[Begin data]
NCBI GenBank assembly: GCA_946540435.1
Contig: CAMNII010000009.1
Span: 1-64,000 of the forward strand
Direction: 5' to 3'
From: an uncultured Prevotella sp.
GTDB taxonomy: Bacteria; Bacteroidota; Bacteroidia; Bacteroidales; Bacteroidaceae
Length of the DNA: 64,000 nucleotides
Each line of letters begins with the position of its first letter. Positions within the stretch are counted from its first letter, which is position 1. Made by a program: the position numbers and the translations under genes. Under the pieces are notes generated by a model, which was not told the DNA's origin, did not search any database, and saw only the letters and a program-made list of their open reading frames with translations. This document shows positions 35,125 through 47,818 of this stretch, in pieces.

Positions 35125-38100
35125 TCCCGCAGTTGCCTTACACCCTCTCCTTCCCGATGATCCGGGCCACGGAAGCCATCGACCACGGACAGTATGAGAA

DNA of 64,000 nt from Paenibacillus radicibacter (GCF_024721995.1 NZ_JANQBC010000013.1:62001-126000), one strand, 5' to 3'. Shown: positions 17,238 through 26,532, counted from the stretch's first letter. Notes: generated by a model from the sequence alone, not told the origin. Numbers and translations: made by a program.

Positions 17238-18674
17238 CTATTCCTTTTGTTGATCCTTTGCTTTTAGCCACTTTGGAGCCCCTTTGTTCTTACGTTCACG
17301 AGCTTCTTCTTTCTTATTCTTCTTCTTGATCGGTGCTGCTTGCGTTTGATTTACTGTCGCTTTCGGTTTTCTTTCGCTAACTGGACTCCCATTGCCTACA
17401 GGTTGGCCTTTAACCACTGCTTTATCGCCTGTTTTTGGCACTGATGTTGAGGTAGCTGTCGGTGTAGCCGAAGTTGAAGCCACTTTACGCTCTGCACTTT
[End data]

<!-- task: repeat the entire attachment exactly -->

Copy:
NCBI GenBank assembly: GCA_946540435.1
Contig: CAMNII010000009.1
Span: 1-64,000 of the forward strand
Direction: 5' to 3'
From: an uncultured Prevotella sp.
GTDB taxonomy: Bacteria; Bacteroidota; Bacteroidia; Bacteroidales; Bacteroidaceae
Length of the DNA: 64,000 nucleotides
Each line of letters begins with the position of its first letter. Positions within the stretch are counted from its first letter, which is position 1. Made by a program: the position numbers and the translations under genes. Under the pieces are notes generated by a model, which was not told the DNA's origin, did not search any database, and saw only the letters and a program-made list of their open reading frames with translations. This document shows positions 35,125 through 47,818 of this stretch, in pieces.

Positions 35125-38100
35125 TCCCGCAGTTGCCTTACACCCTCTCCTTCCCGATGATCCGGGCCACGGAAGCCATCGACCACGGACAGTATGAGAA

DNA of 64,000 nt from Paenibacillus radicibacter (GCF_024721995.1 NZ_JANQBC010000013.1:62001-126000), one strand, 5' to 3'. Shown: positions 17,238 through 26,532, counted from the stretch's first letter. Notes: generated by a model from the sequence alone, not told the origin. Numbers and translations: made by a program.

Positions 17238-18674
17238 CTATTCCTTTTGTTGATCCTTTGCTTTTAGCCACTTTGGAGCCCCTTTGTTCTTACGTTCACG
17301 AGCTTCTTCTTTCTTATTCTTCTTCTTGATCGGTGCTGCTTGCGTTTGATTTACTGTCGCTTTCGGTTTTCTTTCGCTAACTGGACTCCCATTGCCTACA
17401 GGTTGGCCTTTAACCACTGCTTTATCGCCTGTTTTTGGCACTGATGTTGAGGTAGCTGTCGGTGTAGCCGAAGTTGAAGCCACTTTACGCTCTGCACTTT